Protests 101


author: elisabeth sahlmueller | contributor

Credit: David Kent via Flickr

Two weeks ago, the American presidential election took place, and not only did it have a surprising outcome, but it has also significantly increased people’s fears. The fact that such an egotistical, racist, and arrogant individual has been elected as the next president of the United Sates is something that is difficult to grasp, especially since those are all qualities which are undesirable in a leader.

Because of Donald Trump’s win, thousands of activists have taken part in protests in various cities throughout the United Sates and Canada, including Philadelphia, San Francisco and Vancouver, with the most extreme situations occurring in Portland, Oakland, Baltimore and Los Angeles. These protests are not simply a minor reaction to having a disliked opponent win, it is a much more serious response based on the disgust over the behaviour, attitude and comments demonstrated by the new president-elect, as well as a worry that his policies could damage Americans’ human and civil rights. I believe people should have the right to voice their opinion, but when this develops into a violent or dangerous situation that threatens people’s safety and property, things have gone too far. Violence does gain attention, but it is not the most effective way to bring about the best results.

Some of these protests have remained on the peaceful side, but others have grown into more intense situations that had to be regulated by police. For example, in Portland on the Thursday night following the election, a protest in the city quickly turned into an extremely dangerous situation. Demonstrators smashed windows, set small fires, blocked off traffic, vandalized buildings, and damaged cars. By early Friday morning, twenty-nine people had been arrested. Similar actions have occurred in other places such as in Baltimore and L.A., where 185 people were arrested.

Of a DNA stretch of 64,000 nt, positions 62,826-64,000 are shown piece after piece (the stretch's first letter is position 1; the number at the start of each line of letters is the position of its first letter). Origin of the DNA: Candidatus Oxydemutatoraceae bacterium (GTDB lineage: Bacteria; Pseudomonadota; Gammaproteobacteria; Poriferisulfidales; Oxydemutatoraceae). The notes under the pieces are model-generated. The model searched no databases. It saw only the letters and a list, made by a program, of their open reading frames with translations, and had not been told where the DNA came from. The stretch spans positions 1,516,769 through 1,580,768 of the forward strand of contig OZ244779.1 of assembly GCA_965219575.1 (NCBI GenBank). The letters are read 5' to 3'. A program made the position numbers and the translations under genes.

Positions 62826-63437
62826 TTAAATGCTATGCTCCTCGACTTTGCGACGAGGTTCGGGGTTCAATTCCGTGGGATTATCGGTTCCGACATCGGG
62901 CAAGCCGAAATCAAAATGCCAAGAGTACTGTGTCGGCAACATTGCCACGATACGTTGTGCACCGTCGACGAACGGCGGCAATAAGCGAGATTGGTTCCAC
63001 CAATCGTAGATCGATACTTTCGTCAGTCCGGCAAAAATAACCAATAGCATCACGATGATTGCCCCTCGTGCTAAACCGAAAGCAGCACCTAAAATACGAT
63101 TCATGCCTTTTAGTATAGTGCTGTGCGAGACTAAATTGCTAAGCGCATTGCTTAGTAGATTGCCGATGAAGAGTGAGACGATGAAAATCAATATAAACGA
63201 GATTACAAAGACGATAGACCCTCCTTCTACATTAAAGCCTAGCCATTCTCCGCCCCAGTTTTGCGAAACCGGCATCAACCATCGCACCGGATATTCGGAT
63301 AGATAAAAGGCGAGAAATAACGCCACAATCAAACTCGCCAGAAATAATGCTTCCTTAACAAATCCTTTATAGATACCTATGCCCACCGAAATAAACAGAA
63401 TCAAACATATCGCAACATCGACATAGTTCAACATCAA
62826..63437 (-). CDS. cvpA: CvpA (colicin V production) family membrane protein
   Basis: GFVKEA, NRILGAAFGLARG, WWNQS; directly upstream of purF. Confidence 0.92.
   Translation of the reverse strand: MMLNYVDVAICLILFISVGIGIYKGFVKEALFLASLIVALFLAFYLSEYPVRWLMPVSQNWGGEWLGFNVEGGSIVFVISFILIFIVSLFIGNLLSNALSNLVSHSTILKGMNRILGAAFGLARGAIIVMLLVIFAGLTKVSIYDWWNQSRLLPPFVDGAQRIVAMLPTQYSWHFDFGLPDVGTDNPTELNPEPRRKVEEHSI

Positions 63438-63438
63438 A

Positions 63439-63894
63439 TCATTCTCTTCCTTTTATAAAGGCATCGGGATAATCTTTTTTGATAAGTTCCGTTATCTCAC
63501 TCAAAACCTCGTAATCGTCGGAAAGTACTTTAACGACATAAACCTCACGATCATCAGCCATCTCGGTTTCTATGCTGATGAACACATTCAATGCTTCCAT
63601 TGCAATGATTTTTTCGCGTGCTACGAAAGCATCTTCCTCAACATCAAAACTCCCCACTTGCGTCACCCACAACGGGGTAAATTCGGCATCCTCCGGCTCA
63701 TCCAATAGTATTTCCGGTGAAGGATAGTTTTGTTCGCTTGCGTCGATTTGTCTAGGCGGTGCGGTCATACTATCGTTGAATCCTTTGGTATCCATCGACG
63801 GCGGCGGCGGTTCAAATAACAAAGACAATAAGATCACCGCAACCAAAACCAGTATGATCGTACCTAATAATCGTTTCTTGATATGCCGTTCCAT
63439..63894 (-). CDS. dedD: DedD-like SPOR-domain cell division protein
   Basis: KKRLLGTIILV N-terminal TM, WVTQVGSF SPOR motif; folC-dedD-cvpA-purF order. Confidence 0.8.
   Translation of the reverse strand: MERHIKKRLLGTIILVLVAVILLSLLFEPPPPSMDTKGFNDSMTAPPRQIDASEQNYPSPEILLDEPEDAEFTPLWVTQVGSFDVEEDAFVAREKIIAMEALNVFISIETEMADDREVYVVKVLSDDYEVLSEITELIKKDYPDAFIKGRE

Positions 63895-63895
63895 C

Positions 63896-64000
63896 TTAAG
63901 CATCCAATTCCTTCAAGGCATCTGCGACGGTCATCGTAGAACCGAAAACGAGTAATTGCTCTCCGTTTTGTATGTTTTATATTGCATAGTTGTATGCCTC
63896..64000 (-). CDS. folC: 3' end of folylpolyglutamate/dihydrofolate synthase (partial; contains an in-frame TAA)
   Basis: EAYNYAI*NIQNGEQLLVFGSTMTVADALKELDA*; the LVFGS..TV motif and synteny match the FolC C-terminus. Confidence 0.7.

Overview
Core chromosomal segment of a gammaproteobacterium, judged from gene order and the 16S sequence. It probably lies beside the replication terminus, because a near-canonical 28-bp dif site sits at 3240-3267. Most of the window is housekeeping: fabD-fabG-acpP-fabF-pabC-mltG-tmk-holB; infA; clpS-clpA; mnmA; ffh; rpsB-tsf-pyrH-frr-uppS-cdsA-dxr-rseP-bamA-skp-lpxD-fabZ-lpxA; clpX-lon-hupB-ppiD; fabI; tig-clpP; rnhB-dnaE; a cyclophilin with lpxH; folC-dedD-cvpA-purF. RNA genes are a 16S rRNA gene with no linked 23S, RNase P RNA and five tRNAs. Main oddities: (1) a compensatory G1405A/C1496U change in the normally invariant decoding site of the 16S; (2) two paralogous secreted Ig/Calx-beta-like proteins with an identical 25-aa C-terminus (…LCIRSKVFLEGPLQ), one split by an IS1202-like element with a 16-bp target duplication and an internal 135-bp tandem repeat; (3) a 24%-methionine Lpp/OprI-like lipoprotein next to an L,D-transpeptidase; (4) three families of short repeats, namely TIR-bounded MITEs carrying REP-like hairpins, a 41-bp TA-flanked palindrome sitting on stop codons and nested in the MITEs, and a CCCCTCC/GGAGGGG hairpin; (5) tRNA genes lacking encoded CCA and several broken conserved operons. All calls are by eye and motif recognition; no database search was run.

Other protests in places like Philadelphia and Vancouver have included calmer displays of people marching in the streets, chanting slogans concerning the things they are upset about.  “No hate, no fear, immigrants are welcome here,” “Prejudice Kills,” and “build kindness, not walls” are just a few examples. People of all ages have taken part in these protests, including a group of university students from Tennessee. These students marched throughout their campus and gained attention by singing civil rights songs.

I can definitely see a point in people’s protests. The comments and behaviour that have been exhibited by Trump are far from the ones that can be considered acceptable from a leader of a country. There is also a high level of fear surrounding the policies that were promised if he attained the presidency. He has a negative attitude toward immigrants, particularly Mexicans, and has shown that he is not very accepting of people of various ethnicities. He also doesn’t seem to see any problems regarding his derogatory comments and actions toward women. With all of this in mind, it is not surprising that people are upset about his win and hope to see him removed from the presidency.

Janet Chia, a Chinese immigrant from Philadelphia, has summed this feeling up well.

“We need to fight. If we don’t do anything, it’s just going to continue this way.”

I agree. If problems exist and are not dealt with, they will only become worse; however, I think these actions that involve extreme forms of violence are not the best way to handle or solve the situation. While they do gain people’s attention, they only create a more intense situation than necessary, because police have to be called in to calm down the crowds. In some cases, they have used pepper spray on people out of desperation. Additionally, the damage from these protests only harms ordinary individuals and doesn’t affect whom people are actually angry with.

Other actions, such as writing an article or rant, voting for policies that you believe are right, and being aware of what is going on, are all better ways to bring about positive change without having to resort to the tactic of violence. An individual’s voice is a powerful source that should not be silenced. Standing up for what you believe in is important, but if this will lead to violent action, it needs to be reconsidered. I, too, am upset with Donald Trump’s win, and I can only hope that he will not last the usual four-year term; however, these protests have to stop because they put people’s safety at risk and with Trump in power, we have enough of a dangerous situation that there is no need to make it worse.

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